The headlines never tell the whole story.
By Ryan Alexander
For budget watchdogs like Taxpayers for Common Sense, there is a certain rhythm to the release of a presidential budget. First, in the weeks prior to release, the administration will float a few details, giving Congress, the press and the public a couple of hints about what is coming. Then, on budget day, the real fun starts – running around town to go to budget briefings, collecting documents provided by the agencies and combing through page after page of spreadsheets and budget narratives looking for details, anomalies and the story that each budget tells.
So what should we expect today from the release of the president’s fiscal year 2015 budget?
1) A budget is not written in stone: Let’s start with the most obvious and general point. The documents released by the administration are a plan for how to raise and spend money. The plan is built on a set of assumptions: how much revenue will be generated if certain policies remain in place and others are changed and how much will be spent on different projects. A presidential budget provides important details about priorities, about which programs and projects the president hopes to expand or terminate, and where, among the many agencies in government, the sitting administration chooses to allocate our precious tax dollars. What a presidential budget does not do is tell us what Congress will actually adopt as law and what it will ignore completely. The budget is a plan, it is not law.
[See a collection of political cartoons on the budget and deficit.]
2) Congress has already announced how much money the president can assume there is to spend on all government operations: The December 2013 budget deal announced what Congress would agree to appropriate, and at least tacitly acknowledged that it wouldn’t be making major tax policy changes that would make any difference in fiscal year 2015. The December deal adjusted the discretionary spending cap upward from the spending levels set in 2011 to $1.013 trillion.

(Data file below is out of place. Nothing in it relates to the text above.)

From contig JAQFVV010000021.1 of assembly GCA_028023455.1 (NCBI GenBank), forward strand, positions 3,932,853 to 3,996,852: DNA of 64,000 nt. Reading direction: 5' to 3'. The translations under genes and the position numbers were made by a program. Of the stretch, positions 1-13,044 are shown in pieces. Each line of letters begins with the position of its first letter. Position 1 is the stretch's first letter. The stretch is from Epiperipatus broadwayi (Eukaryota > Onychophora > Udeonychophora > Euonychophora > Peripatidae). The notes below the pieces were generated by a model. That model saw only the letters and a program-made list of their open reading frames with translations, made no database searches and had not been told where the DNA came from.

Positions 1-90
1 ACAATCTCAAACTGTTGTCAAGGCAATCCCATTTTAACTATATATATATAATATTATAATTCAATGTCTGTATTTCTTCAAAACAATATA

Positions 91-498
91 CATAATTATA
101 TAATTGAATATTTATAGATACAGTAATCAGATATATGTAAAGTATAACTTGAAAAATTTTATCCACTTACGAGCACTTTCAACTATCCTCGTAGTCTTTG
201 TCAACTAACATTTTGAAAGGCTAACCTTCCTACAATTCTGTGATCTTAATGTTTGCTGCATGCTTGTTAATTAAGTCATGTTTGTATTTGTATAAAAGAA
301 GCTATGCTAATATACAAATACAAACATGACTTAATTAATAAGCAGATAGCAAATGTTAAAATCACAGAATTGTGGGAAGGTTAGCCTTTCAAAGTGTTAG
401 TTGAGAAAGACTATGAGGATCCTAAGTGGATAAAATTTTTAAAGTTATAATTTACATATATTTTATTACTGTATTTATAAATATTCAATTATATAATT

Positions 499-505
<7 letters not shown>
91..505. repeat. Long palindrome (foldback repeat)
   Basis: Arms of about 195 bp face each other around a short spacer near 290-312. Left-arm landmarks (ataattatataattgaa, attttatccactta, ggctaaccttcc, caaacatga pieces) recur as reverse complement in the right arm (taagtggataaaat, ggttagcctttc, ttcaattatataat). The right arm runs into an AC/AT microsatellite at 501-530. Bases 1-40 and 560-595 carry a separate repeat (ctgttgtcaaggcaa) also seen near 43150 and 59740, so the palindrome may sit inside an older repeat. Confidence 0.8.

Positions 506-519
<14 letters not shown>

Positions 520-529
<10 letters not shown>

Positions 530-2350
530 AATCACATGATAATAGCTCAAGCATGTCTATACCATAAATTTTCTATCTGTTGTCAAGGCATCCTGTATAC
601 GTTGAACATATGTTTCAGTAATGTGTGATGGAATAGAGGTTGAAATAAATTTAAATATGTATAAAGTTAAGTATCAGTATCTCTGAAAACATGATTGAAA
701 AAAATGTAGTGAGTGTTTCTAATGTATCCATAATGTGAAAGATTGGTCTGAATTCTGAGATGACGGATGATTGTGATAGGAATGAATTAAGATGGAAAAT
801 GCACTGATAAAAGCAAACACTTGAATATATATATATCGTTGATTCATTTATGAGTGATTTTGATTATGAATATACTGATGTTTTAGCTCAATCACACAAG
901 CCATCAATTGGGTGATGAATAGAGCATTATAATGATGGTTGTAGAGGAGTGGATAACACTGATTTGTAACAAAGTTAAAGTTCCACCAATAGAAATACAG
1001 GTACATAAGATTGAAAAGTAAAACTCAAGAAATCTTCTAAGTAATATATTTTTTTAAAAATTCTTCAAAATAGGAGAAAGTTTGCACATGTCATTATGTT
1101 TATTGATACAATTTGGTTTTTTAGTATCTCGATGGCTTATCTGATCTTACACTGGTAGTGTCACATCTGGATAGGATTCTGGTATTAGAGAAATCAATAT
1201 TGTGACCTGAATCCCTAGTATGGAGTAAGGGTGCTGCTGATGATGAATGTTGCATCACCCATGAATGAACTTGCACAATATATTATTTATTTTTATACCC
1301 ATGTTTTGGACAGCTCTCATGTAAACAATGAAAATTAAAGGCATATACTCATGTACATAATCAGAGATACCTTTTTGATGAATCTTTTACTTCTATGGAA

3) Last week, the president announced he would provide an alternative budget that increases discretionary spending by $56 billion: These increases will be split evenly between defense and non-defense discretionary spending. Let’s be clear: The proposed bump ups are simply a political budget gimmick. Expect very attractive program items to appear in the “optional” extra $56 billion, from benefits for military personnel to favored education programs. A few weeks down the road, we also expect a budget resolution from the House of Representatives that may shift spending levels down from the levels set in December and that, too, is intended more as a political vehicle than a serious policy proposal. This budget ping-pong won’t necessarily get us closer to actually managing our affairs in a sustainable way, but they will show us what everyone stands for.
4) Headlines will likely focus on cuts to the military and expansion of the Earned Income Tax Credit: The trial balloons we’ve heard from the administration have focused on the efforts by the Department of Defense to control Pentagon spending and by the administration’s proposed changes to a program supporting working families, which both Republicans and Democrats generally support. Defense Secretary Chuck Hagel’s speech last month gave us lots of information about the direction Pentagon spending is going, and we saw some good signs. But let’s put this all in perspective: Even these proposals are aimed at slowing the growth of defense spending (appropriate now that we are not waging multiple wars) are insufficient. We expect the Earned Income Tax Credit proposal to set up a debate between the parties about what policies truly make sense for struggling families and the economy overall.
5) The headlines never tell the whole story: It will take our team of budget nerds at Taxpayers for Common Sense days if not weeks to comb through all the budget documents provided by the administration, some of which will not be released until next week. The one thing we know for sure is that hidden in the budget justification documents, charts, and tables, there will be important information not highlighted in press release or briefings. Taxpayers for Common Sense will be collecting and posting all the original documents provided and analyzing what we read.